Onitsha: Wikis

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Onitsha
Onitsha is located in Nigeria
Onitsha
Location in Nigeria
Coordinates: 6°10′N 6°47′E / 6.167°N 6.783°E / 6.167; 6.783
Country Flag of Nigeria.svg Nigeria
State Anambra State
Population (2005)
 - Total 1,561,106 (disputed)

Onitsha is a city, commercial centre and river port on the eastern bank of the Niger river in Anambra State, southeast Nigeria. As of 2005 Onitsha had an estimated population of 561,106.[1] The indigenous people of Onitsha are primarily of Igbo ethnicity, although there are other ethnicities, such as the Hausa and Yoruba, who have migrated to Onitsha.

Contents

History

Immigrants from Anioma (Western Igboland) closest to the Kingdom of Benin are believed to have settled in Onitsha in the 16th century, which was originally called Ado N'Idu.[2] It soon became capital of an Igbo Kingdom. In 1857 British traders in palm oil established a permanent station in the city, and Christian missionaries soon followed headed by Bishop Samuel Ajayi Crowther (a Yoruba) and Reverend John Taylor (an Igbo).[3] In 1884 Onitsha became part of a British protectorate.[4] The British colonial government and Christian missionaries penetrated most of Igboland to set up their administration, schools and churches through the river port at Onitsha.

The Onitsha bridge into Onitsha.

Historically, the former Eastern Nigeria did not experience a prolonged period of indigenous urbanization like Ibadan in the southwest or Kano and Zaria in the north. Onitsha became an important trading port for the Royal Niger company in the mid 1850's. Following the abolition of slavery, trade in palm kernels and other cash crops boomed around this river port. Immigrants from the hinterland were drawn to the emerging boom town as did the British traders who settled there and coordinated the palm oil and cash crops trade. In 1965, a bridge was built across the Niger River to replace the ferry crossing,[5] and plans are in place to add a second bridge as well. [6]

Trade soared between the east and west of Nigeria. This made Onitsha the strategic gateway for trade between the former eastern and western regions. The Biafran war years brought widespread devastation to Onitsha. The subsequent oil boom years brought a huge influx of immigrants into the city. The war-damaged facilities, still under repair, could not cope with the pace of the rural-urban exodus into the city. Slums consequently began to emerge from the hasty haphazard building construction to accommodate the huge influx. It lies at a major east-west crossing point of the Niger River, and occupies the northernmost point of the river regularly navigable by large vessels. These factors have historically made Onitsha a major centre for trade between the coastal regions and the north, as well as between eastern and western Nigeria. Onitsha possesses one of the very few road bridge crossings of the mile-wide Niger river.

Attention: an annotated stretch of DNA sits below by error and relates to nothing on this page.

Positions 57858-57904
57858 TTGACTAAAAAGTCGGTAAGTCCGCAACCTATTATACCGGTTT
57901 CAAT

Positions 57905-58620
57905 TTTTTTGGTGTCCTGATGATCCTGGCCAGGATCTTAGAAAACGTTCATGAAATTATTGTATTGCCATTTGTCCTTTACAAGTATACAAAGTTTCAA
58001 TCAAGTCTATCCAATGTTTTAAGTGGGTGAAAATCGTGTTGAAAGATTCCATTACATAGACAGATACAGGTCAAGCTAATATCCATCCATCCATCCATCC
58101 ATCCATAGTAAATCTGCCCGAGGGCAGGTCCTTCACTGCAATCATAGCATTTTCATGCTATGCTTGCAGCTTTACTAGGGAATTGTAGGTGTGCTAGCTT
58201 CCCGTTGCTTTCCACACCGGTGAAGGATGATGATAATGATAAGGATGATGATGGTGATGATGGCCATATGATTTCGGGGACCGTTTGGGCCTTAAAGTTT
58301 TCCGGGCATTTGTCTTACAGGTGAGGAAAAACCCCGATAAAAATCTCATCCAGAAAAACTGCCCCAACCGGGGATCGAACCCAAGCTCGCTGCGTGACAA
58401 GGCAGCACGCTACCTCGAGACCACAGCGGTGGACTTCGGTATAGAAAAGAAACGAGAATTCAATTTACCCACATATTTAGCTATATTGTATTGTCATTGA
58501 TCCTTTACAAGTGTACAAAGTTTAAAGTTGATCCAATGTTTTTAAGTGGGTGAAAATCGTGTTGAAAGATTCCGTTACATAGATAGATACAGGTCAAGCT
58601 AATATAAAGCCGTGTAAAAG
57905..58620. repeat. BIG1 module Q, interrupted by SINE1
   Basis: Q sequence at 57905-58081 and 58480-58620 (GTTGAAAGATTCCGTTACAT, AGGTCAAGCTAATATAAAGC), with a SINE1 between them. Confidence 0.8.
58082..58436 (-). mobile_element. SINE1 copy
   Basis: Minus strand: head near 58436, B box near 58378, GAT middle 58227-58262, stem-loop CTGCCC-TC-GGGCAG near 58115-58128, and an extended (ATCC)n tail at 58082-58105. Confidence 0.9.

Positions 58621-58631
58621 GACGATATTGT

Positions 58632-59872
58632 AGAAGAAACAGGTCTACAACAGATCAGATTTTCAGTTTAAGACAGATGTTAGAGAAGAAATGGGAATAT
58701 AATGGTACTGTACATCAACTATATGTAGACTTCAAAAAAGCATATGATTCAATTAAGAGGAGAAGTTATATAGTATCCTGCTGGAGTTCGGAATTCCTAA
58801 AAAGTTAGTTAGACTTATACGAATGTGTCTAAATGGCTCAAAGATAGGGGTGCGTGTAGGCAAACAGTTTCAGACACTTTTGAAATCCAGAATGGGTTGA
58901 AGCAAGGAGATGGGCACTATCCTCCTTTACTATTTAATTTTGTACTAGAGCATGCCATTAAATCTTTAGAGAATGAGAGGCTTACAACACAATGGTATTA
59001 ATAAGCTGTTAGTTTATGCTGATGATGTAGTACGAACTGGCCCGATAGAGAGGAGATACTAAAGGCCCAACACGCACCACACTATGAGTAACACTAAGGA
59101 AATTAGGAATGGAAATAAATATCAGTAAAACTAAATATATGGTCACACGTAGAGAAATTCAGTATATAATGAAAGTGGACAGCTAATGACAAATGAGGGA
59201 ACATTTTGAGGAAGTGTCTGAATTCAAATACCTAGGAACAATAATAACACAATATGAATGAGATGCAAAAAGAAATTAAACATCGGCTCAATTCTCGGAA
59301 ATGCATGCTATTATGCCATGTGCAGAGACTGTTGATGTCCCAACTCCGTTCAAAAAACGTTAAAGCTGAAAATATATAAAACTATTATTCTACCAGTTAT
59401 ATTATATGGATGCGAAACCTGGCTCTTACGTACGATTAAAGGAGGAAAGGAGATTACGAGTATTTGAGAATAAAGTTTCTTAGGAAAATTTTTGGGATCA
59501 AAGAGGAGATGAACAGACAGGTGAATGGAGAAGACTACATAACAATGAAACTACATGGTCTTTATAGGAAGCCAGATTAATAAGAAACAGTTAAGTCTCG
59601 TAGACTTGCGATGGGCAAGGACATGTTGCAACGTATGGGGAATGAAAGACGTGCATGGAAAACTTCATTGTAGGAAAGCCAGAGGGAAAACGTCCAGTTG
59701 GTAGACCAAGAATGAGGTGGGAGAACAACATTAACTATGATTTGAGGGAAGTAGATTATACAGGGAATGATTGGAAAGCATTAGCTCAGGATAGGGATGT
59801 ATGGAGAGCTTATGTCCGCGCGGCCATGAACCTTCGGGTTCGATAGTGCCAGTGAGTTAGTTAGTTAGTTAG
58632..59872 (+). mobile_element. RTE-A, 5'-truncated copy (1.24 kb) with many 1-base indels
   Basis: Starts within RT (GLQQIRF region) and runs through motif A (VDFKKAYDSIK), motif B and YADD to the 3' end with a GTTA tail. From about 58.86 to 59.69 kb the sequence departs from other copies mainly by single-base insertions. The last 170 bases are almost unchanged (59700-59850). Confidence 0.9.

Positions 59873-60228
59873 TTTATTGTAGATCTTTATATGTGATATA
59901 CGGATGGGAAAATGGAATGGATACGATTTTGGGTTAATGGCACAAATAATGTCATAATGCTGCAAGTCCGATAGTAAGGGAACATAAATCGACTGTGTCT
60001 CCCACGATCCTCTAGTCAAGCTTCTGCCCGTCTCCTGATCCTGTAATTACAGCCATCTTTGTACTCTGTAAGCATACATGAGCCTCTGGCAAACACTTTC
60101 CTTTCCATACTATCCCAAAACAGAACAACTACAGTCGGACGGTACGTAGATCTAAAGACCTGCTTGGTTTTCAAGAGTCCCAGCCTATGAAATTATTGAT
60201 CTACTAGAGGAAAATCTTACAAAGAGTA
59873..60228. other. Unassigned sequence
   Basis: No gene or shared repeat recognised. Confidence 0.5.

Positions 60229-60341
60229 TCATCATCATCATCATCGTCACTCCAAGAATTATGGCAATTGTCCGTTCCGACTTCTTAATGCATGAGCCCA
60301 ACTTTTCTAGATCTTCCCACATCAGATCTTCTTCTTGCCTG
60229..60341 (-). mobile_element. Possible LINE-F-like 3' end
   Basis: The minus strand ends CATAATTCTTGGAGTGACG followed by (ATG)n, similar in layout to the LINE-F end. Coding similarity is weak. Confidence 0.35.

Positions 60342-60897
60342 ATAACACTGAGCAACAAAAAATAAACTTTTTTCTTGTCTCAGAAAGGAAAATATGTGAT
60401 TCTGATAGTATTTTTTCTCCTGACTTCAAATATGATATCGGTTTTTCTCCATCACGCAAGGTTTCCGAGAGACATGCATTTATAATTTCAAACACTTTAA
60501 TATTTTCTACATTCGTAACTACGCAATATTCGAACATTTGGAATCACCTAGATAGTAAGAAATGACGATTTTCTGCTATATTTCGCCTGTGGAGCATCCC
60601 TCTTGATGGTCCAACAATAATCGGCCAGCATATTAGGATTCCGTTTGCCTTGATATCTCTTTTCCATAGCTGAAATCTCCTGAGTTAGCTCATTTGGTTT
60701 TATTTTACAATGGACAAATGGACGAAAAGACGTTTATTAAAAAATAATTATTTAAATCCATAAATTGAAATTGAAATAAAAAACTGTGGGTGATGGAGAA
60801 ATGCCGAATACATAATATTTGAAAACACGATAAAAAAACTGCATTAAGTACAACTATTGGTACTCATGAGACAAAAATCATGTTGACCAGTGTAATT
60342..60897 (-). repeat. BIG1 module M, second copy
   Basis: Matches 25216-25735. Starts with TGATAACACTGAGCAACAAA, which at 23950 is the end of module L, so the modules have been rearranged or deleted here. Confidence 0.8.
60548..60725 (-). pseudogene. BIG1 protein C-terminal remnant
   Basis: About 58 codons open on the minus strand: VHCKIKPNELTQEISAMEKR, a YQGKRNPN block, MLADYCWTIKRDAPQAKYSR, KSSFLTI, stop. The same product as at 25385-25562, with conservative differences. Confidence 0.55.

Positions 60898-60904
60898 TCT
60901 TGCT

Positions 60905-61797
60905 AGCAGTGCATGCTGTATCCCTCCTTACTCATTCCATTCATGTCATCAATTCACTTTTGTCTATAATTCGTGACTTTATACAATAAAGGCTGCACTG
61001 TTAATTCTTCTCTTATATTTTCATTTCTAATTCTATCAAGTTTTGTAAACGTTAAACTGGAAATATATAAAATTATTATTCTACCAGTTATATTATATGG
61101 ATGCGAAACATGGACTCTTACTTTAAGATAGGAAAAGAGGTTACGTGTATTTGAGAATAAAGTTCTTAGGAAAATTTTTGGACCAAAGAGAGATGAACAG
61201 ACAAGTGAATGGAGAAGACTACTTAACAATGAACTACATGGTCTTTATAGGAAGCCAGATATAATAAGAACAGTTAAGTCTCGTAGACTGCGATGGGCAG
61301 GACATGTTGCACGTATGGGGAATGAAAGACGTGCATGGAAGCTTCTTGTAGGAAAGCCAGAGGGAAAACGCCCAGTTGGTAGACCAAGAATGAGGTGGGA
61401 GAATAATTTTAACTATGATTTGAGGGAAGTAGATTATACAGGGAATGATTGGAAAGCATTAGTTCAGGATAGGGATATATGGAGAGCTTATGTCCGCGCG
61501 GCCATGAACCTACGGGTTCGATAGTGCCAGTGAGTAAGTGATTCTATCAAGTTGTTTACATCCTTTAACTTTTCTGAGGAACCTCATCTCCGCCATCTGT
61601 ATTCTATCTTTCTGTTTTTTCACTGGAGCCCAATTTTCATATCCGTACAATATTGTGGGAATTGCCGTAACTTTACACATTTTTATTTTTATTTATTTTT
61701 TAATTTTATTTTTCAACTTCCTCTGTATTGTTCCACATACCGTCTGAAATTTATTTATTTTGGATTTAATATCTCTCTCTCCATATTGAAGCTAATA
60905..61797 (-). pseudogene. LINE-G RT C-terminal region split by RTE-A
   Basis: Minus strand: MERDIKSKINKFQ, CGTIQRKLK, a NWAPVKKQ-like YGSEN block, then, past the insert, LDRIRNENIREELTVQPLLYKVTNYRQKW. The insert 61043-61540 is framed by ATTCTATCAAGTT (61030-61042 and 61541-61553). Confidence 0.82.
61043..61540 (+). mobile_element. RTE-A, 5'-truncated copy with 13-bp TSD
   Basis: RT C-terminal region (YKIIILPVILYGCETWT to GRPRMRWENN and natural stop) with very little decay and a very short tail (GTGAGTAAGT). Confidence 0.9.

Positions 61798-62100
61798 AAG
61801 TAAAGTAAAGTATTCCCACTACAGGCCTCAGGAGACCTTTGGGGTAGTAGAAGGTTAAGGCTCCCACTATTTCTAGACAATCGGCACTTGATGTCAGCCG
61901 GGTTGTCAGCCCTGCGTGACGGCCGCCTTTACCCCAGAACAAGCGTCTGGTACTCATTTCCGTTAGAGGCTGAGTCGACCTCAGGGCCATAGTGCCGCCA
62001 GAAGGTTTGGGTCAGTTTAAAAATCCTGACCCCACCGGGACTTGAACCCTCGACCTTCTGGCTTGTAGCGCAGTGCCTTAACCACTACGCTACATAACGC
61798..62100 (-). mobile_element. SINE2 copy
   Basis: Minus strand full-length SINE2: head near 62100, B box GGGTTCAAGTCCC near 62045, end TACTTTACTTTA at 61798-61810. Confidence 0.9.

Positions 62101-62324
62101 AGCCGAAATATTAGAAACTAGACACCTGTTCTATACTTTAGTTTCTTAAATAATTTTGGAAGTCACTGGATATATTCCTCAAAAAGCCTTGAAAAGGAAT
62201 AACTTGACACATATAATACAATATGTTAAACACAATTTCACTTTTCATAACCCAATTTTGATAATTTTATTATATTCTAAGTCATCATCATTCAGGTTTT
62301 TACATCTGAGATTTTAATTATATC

Today, Onitsha is a textbook example of the perils of urbanization without planning or public services.

The history of Onitsha began with the migration of its people from the Benin Empire towards the end of early part of the Sixteenth Century AD. The migration was as a result of a wave of unrest, war and displacement unleashed by the Islamic movement from North Africa.

It was during their passage through the outskirts of Ile-Ife that they acquired the name Onitsha - a corruption of the Yoruba word Orisha and Udo, the famous shrine worshipped by the people. As time went on, the combination of the two words, Onitsha for Orisha and Ado for Udo culminated in the present name , Onitsha Ado.